Ultimate Guide to Handspun Yarn: Types of Yarn and How to Spin Them
There’s pleasure in letting fiber slip through your fingers in that old familiar way, creating the yarn you’ve been mastering for years. But the longer you spin the yarn that feels most comfortable, the more difficult you may find it to make a new kind of yarn: a new weight, a new drafting method, a new way of holding your hands. A groove can so easily turn into a rut. Think of this collection of articles from past issues of Spin Off as not only your lifeline out of your well worn spinning path, but as a lab notebook for the most fun set of experiments you’ve ever tried. Try out these free handspun yarn techniques and see what you can spin.
In this free eBook, discover the numerous types of yarn you can create and the techniques and methods for spinning them. With the help from the editors at Interweave, you can continue to build on techniques and methods that work for the yarn you’re trying to achieve when spinning.
What Type of Yarn Do You Spin?
Worsted, Woolen, or Semi-Something By Rudy Amann
Do you spin worsted or woolen yarn? Don’t worry if you don’t know—many spinners do not know the answer! They just continue spinning the same way they did for their first successful skein of yarn. The difference between worsted and woolen yarns comes from how the fibers are prepared for spinning, the drafting technique that is used, and how twist is allowed to enter the fibers. There is general agreement among spinners about how to spin true worsted yarns and true woolen yarns. However, most of us spin something between those two types of yarn.
Woolen vs. Worsted Spinning
Woolen/Worsted R.I.P By Rita Buchanan
Often we fall back on jargon like woolen and worsted because we can’t think of what else to say. Rita decided to stop focusing so much on the terminology and whether she was really achieving true worsted yarn or mastering a woolen draw. When she did, she also developed a richer vocabulary for the wonderful diversity of yarns and although she’s not certain it’s improved her handspun yarn, it has changed her state of mind.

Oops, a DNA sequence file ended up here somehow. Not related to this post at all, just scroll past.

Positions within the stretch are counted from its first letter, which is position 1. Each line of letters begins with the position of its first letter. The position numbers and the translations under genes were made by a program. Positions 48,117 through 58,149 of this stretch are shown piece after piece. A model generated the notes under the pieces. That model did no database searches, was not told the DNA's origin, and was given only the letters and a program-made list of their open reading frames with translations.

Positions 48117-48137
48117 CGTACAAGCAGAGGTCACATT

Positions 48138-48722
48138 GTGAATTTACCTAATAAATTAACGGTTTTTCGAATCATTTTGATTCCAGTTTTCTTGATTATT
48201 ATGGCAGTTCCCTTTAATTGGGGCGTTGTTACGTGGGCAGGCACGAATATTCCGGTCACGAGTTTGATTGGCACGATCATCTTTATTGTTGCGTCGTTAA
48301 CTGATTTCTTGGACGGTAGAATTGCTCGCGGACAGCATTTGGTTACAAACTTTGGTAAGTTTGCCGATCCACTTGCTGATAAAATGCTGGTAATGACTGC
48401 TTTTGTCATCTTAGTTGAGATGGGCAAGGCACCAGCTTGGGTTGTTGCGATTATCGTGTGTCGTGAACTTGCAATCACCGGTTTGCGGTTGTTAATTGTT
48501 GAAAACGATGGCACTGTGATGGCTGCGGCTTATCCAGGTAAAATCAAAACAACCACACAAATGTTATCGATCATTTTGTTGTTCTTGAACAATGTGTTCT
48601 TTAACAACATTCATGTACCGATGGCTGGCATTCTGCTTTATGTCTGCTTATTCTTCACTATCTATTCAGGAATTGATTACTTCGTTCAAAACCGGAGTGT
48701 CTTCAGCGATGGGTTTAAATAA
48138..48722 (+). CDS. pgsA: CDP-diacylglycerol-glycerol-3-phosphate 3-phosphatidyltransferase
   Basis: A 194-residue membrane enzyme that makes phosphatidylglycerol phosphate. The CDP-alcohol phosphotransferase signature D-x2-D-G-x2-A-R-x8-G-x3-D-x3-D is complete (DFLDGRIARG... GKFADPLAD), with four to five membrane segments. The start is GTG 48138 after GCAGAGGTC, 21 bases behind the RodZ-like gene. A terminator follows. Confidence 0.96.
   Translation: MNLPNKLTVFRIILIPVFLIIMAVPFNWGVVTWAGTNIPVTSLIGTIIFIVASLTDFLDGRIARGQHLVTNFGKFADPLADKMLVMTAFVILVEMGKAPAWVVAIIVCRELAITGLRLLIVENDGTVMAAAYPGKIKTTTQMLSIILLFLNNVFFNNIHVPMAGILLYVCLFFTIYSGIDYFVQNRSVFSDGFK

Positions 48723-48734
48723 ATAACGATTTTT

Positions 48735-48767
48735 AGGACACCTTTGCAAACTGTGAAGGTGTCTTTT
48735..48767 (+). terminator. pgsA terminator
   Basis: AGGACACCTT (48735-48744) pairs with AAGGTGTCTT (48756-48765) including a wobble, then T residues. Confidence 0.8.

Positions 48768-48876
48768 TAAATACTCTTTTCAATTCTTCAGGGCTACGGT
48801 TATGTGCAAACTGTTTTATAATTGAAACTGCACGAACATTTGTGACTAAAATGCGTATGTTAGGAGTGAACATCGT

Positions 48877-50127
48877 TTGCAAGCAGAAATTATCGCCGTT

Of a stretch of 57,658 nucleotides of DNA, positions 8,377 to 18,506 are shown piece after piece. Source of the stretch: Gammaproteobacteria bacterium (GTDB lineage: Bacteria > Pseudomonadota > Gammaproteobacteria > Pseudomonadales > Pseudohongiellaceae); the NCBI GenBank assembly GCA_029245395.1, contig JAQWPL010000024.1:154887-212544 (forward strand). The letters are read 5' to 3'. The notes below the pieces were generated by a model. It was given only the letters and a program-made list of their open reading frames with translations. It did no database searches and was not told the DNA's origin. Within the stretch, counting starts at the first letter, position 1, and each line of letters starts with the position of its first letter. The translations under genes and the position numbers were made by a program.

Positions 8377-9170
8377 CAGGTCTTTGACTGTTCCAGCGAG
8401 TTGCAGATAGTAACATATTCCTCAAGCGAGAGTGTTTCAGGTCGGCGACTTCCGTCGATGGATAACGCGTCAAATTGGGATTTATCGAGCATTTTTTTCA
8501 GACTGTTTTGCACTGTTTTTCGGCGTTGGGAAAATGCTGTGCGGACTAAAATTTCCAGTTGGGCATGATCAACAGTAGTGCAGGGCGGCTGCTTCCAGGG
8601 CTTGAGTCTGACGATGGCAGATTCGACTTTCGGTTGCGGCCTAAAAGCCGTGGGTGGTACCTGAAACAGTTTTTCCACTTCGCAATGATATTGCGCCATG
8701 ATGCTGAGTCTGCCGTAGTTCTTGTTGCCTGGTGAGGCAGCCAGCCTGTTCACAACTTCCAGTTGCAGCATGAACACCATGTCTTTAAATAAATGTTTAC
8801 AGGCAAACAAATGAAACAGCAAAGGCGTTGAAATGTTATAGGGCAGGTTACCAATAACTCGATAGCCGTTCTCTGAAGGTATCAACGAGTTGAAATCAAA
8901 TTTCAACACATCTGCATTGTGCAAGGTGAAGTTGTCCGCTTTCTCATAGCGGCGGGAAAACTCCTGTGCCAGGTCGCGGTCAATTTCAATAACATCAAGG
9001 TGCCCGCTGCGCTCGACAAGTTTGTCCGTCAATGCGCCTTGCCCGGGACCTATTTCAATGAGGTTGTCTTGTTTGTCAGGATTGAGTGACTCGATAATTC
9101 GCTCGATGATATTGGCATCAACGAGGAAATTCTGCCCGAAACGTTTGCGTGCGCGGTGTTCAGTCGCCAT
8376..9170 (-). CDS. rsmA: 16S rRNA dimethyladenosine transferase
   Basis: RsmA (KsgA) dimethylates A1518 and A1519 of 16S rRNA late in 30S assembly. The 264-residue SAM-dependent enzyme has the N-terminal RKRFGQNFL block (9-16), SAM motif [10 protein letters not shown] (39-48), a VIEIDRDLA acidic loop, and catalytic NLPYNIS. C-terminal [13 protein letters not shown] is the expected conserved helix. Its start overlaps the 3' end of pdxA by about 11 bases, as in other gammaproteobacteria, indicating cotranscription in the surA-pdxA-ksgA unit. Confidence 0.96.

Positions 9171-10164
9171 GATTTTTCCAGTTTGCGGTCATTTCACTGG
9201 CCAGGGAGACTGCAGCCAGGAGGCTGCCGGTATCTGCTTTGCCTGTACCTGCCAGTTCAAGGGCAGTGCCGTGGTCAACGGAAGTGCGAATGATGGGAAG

Spin Yarn that Pleases and Suits Your Purposes
Drafting Techniques By Jeannine Bakriges
Jeannine shares techniques for both short draw and long draw spinning. She particularly likes short draws for spinning slippery fibers such as silk, but for her, neither short forward nor short backward draw has a particular advantage—it’s whatever works best at a given moment with given materials. She also uncovers her favorite words of advice from her spinning peers and mentors on drafting for long draw.
The Short Draw Drafting for Worsted Yarn By Carol Huebscher Rhoades
Carol Rhoades demonstrates the long-draw drafting technique to make a woolen yarn. She prepares for worsted spinning by dividing the top into manageable strips. Worsted spinning makes a smooth, dense, and lustrous yarn, with the fibers lying parallel to each other along the yarn’s length. While you can use the short draw for short or long fibers, industry uses staples three inches or longer for worsted yarns.
The Long Draw Drafting for Woolen Yarn By Carol Huebscher Rhoades
Carol Rhoades demonstrates the long-draw drafting technique to make a woolen yarn. Woolen spinning makes a lofty, insulating yarn, with long and short fibers intersecting randomly to create air pockets. Think light and airy throughout the process of making a woolen yarn.
Yarn Standard Chart
The Craft Yarn Council has worked with fiber, needle, and hook manufacturers and publishers to set up a series of guidelines and symbols to bring uniformity to patterns and to yarn, needle, and hook labeling.
Learn more about yarn weights and essential fiber preparation methods for short draw and long draw spinning. Determine the ideal type of yarn you’d like for your next project and spin it today with guidance from this free handspun yarn eBook!
Note:On page 13 of the original eBook, the photo for step 3 was labeled incorrectly. The file was updated on December 18, 2012. While we work hard to avoid errors, sometimes something gets past us. We apologize for any inconvenience this might have caused.